Monday, November 05, 2012

Do Unto Others


Why is it that the simplest and most natural questions always seem to be the ones with the most complex answers—or no answers at all?

I’ve often wondered why the Golden Rule is so widely praised but so seldom practiced. It’s like that old saw: “What is there about ‘NO’ that you don’t understand?” What is there about “Do unto others as you would have done unto you” that makes it such a difficult concept for so many people to grasp? Is there some sort of species-wide dyslexia which forces so many to read that simple sentence as: “Do unto others as you would have done unto them”?

Though it is a precept of the Judeo-Christian bible, it’s not a matter of religious belief; it is universally applicable to agnostics and atheists as well. The fact is that within those ten simple words lie the solution to just about every moral issue facing mankind. Unfortunately, acknowledging it in theory while ignoring it in practice renders it all but meaningless.

The problem lies, I think, in the simple fact that on the “animal/vegetable/mineral” chart, human beings are undeniably animals, despite our arrogant assumption of superiority over all other living creatures. We are nonetheless the product of tens of thousands of years of predatory animal behavior, and it’s not easy to quell the most base of our animal instincts. Kill or be killed. Eat or be eaten. Survival of the fittest. One might assume that after more than five thousand years of struggle toward civilization, our more advanced brains might have put us further ahead of other predators than we seem to have come. We are civilized in theory, yet far too often not in practice.

In our daily lives, as individuals, we struggle with the same genetically imposed imperatives as our earliest ancestors; if someone crosses us in some way, our knee-jerk reaction is to defend ourselves. Even in matters which do not directly affect our physical wellbeing, we far too often respond to real or perceived rudeness with rudeness. I live in a large apartment building and, especially in the elevators, always try to acknowledge my fellow riders. But sometimes I don’t for one reason or another, or sometimes when I say “hello” I will be greeted with stony silence. And just as there may be good reason for my lapse, I have to acknowledge that there may be a very good reason for their lack of response—they didn’t hear me, they were preoccupied, they were having a bad day. In any case, I have no excuse for any negative reaction on my part. But, too often, I have one.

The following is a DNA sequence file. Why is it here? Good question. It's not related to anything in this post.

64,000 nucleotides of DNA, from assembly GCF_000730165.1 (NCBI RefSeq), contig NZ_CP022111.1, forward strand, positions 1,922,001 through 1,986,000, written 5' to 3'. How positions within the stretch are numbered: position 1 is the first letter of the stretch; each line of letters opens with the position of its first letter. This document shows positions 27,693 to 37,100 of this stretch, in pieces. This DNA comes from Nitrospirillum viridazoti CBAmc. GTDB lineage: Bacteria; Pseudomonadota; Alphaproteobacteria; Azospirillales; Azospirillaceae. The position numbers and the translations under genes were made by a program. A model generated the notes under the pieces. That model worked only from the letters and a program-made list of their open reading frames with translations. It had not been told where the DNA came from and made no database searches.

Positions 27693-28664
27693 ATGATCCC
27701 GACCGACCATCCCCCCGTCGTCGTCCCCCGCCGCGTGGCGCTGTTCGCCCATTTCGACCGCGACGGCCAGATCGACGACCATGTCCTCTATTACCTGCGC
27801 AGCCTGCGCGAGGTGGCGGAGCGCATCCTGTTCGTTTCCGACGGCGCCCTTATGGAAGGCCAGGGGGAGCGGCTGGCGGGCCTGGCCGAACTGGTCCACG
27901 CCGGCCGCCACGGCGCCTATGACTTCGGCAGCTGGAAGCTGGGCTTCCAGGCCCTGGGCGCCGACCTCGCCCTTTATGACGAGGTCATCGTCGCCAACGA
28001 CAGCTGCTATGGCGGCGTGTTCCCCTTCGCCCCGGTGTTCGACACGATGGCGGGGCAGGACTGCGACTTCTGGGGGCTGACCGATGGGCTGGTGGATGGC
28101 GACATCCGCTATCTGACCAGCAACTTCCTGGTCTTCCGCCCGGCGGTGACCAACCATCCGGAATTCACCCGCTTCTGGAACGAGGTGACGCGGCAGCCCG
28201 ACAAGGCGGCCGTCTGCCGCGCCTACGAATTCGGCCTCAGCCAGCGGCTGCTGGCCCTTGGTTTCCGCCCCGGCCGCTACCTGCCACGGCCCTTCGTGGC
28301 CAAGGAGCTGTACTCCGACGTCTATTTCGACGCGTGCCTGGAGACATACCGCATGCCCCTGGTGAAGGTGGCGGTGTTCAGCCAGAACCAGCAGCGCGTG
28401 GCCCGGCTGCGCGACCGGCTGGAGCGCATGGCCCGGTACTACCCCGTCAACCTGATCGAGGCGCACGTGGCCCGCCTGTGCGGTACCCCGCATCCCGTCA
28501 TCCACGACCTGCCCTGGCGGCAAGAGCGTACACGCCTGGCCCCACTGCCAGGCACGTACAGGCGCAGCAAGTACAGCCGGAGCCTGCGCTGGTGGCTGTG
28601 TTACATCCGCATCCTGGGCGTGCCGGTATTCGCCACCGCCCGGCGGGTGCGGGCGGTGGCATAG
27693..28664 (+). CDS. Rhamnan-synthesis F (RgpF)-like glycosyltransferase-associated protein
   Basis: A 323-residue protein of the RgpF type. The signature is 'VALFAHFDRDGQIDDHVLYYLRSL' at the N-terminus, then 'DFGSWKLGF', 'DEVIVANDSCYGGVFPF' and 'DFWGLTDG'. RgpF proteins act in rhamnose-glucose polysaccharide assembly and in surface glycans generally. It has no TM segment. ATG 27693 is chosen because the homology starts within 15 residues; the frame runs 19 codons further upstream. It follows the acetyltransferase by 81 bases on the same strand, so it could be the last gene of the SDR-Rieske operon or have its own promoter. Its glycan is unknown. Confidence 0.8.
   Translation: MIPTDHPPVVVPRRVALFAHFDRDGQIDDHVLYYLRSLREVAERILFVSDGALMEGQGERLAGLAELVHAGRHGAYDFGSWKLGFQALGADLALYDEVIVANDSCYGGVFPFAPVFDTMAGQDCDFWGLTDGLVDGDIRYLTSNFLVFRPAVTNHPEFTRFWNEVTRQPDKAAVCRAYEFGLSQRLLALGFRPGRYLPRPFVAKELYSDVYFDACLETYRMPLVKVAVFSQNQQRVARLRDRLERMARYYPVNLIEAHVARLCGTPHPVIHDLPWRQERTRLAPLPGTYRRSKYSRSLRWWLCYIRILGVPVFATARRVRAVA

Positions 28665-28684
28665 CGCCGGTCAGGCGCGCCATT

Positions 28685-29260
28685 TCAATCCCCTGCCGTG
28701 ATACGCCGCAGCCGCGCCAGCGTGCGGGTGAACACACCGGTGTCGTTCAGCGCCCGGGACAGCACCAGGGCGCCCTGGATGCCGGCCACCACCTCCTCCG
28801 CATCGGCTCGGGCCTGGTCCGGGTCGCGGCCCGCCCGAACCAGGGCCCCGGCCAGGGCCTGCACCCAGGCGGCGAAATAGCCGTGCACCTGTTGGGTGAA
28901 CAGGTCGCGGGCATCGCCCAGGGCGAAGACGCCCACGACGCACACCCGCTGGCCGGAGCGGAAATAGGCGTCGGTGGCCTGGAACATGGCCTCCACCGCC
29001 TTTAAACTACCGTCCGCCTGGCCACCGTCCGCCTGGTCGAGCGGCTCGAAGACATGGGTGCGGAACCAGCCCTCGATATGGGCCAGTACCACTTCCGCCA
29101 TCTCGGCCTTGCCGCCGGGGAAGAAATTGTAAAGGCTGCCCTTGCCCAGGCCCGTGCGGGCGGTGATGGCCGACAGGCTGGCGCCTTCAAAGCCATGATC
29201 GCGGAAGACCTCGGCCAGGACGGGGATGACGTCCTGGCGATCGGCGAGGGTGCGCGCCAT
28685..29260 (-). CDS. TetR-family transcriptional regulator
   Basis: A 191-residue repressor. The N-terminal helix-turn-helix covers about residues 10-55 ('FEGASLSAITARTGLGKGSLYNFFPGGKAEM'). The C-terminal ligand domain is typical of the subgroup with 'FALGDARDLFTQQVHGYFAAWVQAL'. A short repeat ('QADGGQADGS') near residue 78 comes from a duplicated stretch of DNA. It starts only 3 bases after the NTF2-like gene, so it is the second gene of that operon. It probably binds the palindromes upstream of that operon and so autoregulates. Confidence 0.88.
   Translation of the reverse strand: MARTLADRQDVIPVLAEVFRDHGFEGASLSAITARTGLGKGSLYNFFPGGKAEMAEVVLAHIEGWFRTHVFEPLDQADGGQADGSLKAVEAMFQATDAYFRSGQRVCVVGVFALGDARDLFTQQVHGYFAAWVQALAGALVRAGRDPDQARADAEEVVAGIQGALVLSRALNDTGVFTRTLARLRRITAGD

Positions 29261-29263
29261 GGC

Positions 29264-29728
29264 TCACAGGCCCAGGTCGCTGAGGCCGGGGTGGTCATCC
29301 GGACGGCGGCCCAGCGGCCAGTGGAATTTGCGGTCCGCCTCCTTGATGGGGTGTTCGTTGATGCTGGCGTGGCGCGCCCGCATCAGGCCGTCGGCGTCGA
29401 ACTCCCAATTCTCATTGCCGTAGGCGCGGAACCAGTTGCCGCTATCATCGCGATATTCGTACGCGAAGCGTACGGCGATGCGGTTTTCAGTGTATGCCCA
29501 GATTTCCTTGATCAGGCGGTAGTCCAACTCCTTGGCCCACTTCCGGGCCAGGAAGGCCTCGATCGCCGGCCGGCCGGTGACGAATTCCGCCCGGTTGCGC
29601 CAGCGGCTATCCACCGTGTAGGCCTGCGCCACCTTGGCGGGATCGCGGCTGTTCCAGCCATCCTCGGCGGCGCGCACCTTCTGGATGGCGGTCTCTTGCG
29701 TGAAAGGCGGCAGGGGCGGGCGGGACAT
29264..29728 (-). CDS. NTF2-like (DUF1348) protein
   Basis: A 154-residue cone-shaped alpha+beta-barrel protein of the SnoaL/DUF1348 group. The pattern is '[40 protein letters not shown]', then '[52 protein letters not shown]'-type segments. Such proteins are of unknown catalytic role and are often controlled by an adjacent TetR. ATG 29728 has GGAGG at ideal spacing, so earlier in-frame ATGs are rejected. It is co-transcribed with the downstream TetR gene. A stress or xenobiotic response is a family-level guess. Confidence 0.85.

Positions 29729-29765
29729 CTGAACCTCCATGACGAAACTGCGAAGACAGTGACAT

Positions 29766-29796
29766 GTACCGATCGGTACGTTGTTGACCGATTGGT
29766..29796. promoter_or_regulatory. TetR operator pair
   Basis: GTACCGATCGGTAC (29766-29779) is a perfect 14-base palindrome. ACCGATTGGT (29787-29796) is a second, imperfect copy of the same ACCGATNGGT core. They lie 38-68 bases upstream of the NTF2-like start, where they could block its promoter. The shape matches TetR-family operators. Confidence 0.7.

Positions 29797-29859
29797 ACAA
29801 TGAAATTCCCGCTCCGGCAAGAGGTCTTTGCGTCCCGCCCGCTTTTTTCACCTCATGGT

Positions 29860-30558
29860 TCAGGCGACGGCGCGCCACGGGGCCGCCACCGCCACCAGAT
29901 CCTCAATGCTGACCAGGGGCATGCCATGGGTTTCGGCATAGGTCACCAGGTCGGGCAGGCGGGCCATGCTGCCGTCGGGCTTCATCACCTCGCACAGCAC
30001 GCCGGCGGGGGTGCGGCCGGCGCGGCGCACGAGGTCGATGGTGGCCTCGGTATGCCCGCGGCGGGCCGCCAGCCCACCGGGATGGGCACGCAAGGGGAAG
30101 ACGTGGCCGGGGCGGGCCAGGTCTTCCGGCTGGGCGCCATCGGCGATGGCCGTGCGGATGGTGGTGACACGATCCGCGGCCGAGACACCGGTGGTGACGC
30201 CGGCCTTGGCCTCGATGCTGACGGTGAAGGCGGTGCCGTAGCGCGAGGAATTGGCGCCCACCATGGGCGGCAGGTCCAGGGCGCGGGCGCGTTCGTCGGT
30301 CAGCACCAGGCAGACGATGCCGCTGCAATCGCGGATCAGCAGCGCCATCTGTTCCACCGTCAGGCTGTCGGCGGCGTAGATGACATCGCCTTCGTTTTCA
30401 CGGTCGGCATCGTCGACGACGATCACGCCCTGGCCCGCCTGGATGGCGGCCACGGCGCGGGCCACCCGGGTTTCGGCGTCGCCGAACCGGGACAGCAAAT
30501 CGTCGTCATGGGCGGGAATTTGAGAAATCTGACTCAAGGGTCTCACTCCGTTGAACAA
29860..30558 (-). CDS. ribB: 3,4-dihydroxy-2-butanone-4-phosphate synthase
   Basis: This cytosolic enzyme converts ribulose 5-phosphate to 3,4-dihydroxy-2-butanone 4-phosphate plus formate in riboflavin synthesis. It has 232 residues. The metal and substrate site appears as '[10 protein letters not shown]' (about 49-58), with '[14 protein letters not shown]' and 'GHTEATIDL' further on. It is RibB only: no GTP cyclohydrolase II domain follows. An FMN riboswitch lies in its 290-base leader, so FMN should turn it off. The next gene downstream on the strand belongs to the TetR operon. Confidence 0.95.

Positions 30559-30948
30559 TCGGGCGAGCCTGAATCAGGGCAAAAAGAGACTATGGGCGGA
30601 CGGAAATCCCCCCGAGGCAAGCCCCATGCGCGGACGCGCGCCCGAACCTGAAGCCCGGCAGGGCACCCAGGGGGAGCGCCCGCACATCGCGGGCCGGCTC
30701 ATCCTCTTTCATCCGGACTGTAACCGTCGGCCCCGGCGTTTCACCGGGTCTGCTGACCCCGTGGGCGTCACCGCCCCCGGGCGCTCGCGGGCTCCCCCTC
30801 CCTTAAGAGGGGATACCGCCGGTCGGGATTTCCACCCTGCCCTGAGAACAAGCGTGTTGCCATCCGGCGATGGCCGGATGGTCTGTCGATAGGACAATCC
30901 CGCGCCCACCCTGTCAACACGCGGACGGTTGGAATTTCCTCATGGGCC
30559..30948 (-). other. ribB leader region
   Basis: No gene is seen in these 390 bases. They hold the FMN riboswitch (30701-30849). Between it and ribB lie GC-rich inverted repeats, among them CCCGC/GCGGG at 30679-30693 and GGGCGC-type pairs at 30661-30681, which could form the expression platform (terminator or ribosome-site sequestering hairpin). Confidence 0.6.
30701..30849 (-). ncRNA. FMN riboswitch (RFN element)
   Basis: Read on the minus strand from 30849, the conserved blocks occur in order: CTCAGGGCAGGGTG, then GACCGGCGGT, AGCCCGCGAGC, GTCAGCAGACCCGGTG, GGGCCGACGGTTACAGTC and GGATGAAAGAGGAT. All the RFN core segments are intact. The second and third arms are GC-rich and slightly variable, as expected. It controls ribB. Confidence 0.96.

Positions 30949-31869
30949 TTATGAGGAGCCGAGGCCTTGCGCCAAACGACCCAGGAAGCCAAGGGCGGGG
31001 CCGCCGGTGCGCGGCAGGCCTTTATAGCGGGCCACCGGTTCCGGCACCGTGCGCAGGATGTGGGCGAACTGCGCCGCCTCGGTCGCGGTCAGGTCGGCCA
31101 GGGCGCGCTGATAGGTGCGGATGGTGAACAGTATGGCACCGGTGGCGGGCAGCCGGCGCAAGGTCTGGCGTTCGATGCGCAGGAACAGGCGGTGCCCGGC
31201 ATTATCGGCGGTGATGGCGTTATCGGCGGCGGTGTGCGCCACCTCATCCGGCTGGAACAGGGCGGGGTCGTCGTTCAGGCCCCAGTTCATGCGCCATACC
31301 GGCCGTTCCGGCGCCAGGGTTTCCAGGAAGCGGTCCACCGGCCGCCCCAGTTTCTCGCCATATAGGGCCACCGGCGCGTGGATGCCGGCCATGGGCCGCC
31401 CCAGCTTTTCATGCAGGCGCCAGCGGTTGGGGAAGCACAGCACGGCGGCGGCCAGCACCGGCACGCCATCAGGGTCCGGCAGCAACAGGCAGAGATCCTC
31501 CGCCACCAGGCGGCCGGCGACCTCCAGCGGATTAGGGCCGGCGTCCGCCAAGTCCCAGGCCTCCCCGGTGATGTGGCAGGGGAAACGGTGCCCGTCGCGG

Though as humans we have carefully devised the tools of language and logic, when we feel challenged, we too often simply ignore them in favor our basic, animalistic responses/reactions.—a form of the eternal, basic animal “fight or flight” response. The conflict between how we, as civilized people, feel we should respond and how we do respond are, again far too often, two very different things.

"Do Unto Others" is one of the guidelines we have established or ourselves. It is admirable and noble and definitely a goal for which we should aspire. But it can only be achieved by somehow overcoming our animal-based primary imperative: survival of the fittest.

So I really must try harder to practice what I preach and treat everyone the way I would like to be treated, even if they do not respond in kind. Turning the other cheek isn’t always easy in every instance, but there are so very many instances when it really doesn’t take that much effort. And there is a certain comfort and even an odd ego-stroking in knowing one has behaved better than someone else. Almost makes me feel a little…well, superior. Survival of the fittest, you know.

Dorien's blogs are posted by 10 a.m. Central time every Monday, Wednesday, and Friday. Please take a moment to visit his website (http://www.doriengrey.com) and, if you enjoy these blogs, you might want to check out Short Circuits: a Life in Blogs (http://bit.ly/m8CSO1).

1 comment:

Kage Alan said...

I make an effort to say 'hello' to people and then sometimes receive the panicked "Oh, man...he spoke to me!" look. So, naturally, when I get tired of that, I don't say anything...which is when they look up at me and say 'hello' and I give them the "Oh, man...he spoke to me!" look.

Ah, insanity.